The people who despise and denounce populism represent a ruling class. A caste has been created that is defined by where its members were educated and how well they did there. For them, America is a wonderland, and the rest of us are left behind. Increasingly, they are identified with the Democrats. I should not say increasingly – it’s done. The switch is done. The Democratic Party is the party of these managerial, white-collar, professional-class elites. Everywhere you go in very wealthy suburbs in America that used to be Republican, everybody is flipping over to the Democrats.
Anti-populists use the word populism to describe what they despise. They all leave out the fact that experts have been screwing things up a lot lately. You could write a whole book on elite failure. It’s in your face and it happens all the time, yet they never acknowledge it. Think of the Iraq War and the subprime bubble. Think of the collapse of Wall Street – it was the smartest people in the room that did that.
My favourite example of elite failure is the Hillary Clinton campaign in 2016, run by the most highly educated political consultants in America. It was massively better-funded than the Trump campaign. It was a gathering of the elite tribes that went up against the most hated candidate in American history – Donald Trump. His campaign was run by Steve Bannon, who had never run a political campaign before, let alone a presidential campaign. And they lost to this guy! It was like a chess grandmaster being beaten by someone on the junior high-school chess team. It was absolutely crushing.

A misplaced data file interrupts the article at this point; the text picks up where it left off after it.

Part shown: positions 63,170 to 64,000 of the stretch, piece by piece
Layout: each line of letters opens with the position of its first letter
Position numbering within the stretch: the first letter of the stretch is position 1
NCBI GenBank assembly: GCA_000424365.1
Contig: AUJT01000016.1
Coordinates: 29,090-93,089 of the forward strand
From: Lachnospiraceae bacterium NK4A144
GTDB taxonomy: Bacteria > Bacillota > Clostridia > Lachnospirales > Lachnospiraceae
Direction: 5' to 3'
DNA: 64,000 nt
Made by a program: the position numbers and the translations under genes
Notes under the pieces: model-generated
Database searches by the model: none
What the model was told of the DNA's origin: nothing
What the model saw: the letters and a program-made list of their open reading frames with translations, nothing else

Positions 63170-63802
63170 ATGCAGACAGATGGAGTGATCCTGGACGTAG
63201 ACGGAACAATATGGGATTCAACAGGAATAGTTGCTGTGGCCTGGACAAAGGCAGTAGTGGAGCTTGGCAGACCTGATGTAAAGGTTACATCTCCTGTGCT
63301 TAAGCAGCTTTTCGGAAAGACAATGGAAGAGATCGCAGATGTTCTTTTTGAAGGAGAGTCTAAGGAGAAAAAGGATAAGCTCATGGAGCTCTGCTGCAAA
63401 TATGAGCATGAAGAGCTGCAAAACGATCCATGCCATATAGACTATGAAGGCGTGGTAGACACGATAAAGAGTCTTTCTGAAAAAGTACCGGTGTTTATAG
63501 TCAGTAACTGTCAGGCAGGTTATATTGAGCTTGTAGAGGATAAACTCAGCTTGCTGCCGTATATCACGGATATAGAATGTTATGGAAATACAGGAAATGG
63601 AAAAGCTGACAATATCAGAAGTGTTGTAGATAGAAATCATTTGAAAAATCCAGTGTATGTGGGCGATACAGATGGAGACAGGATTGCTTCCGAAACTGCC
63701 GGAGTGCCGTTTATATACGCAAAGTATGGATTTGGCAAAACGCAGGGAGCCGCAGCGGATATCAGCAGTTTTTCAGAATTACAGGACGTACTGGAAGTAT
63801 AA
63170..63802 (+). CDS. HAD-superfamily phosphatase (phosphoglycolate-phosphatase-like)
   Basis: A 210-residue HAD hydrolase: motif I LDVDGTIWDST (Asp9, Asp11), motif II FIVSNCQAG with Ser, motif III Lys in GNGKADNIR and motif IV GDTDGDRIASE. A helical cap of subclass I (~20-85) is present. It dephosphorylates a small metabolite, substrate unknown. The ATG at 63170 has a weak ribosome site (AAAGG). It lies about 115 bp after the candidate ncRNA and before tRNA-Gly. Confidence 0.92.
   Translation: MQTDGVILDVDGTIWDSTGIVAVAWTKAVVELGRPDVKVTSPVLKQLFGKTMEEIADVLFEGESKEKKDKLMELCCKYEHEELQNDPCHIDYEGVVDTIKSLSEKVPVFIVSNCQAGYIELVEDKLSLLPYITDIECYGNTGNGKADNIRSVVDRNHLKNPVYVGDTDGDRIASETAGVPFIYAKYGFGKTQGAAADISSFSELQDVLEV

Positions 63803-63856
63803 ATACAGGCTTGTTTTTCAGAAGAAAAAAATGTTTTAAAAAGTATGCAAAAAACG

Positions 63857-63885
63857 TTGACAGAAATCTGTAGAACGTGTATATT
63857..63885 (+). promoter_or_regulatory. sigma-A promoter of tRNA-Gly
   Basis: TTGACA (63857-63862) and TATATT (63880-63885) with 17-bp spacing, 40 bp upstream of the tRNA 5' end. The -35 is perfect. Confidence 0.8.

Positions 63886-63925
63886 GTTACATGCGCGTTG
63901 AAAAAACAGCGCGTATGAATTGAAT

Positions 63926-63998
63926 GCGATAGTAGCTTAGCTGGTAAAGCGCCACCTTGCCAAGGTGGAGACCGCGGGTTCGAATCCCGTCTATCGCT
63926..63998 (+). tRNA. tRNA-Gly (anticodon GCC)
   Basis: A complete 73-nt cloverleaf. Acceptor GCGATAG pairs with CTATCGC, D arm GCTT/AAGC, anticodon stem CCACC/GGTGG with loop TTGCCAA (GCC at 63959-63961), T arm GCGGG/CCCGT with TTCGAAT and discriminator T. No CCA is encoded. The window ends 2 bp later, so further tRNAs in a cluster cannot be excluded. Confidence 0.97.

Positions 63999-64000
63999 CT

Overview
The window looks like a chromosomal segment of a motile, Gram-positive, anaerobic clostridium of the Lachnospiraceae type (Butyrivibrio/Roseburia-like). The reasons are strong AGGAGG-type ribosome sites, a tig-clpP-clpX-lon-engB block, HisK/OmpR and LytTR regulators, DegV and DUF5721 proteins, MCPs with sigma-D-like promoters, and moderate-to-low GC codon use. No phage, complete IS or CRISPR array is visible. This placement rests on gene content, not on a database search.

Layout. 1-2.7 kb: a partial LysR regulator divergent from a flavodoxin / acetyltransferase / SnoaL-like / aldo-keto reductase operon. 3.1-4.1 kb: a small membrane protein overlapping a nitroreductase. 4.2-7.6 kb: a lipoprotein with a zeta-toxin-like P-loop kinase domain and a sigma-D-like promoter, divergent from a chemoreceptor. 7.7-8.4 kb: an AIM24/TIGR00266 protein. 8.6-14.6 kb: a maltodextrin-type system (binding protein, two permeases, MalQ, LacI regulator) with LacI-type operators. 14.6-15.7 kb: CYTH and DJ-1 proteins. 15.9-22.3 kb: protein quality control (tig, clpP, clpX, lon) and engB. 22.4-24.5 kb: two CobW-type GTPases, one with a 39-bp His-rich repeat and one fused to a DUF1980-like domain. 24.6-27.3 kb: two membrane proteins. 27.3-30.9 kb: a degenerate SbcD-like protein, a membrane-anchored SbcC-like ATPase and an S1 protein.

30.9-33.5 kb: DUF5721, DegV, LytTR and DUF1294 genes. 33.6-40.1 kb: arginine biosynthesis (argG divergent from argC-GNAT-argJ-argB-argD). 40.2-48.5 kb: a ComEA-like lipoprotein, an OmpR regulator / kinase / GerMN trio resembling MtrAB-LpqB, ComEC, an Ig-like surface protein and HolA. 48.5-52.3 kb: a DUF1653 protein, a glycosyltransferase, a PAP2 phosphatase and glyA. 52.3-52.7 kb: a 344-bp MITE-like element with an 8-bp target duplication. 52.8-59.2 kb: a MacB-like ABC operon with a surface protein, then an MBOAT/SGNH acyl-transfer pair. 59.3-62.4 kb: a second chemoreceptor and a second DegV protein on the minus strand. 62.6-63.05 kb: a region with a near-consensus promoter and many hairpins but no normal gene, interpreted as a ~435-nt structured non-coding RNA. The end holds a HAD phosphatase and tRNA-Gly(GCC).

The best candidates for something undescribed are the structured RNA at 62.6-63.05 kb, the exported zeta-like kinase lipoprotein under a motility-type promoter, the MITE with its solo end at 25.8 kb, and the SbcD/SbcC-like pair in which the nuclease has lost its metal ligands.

O’Neill: The Brexit moment was very similar to a lot of the things you describe in your book. What was extraordinary was that in the run-up to the referendum in 2016, every single supposedly expert institution was effectively on their knees begging the British people to vote Remain. It had the utterly predictable effect of making people reflect on how they had seen experts get things wrong, make mistakes and predict things that didn’t happen. People felt experts tended to have their own interests, rather than ours, at heart.
Frank: People are absolutely justified in mistrusting elites. I don’t know how I would have voted on Brexit, because I don’t live in the UK. But I do remember the IMF issued a warning to the British people telling them not to dare to vote for it. I’m sorry – if the IMF tells me to do something, I know goddamn well I am going to do the opposite.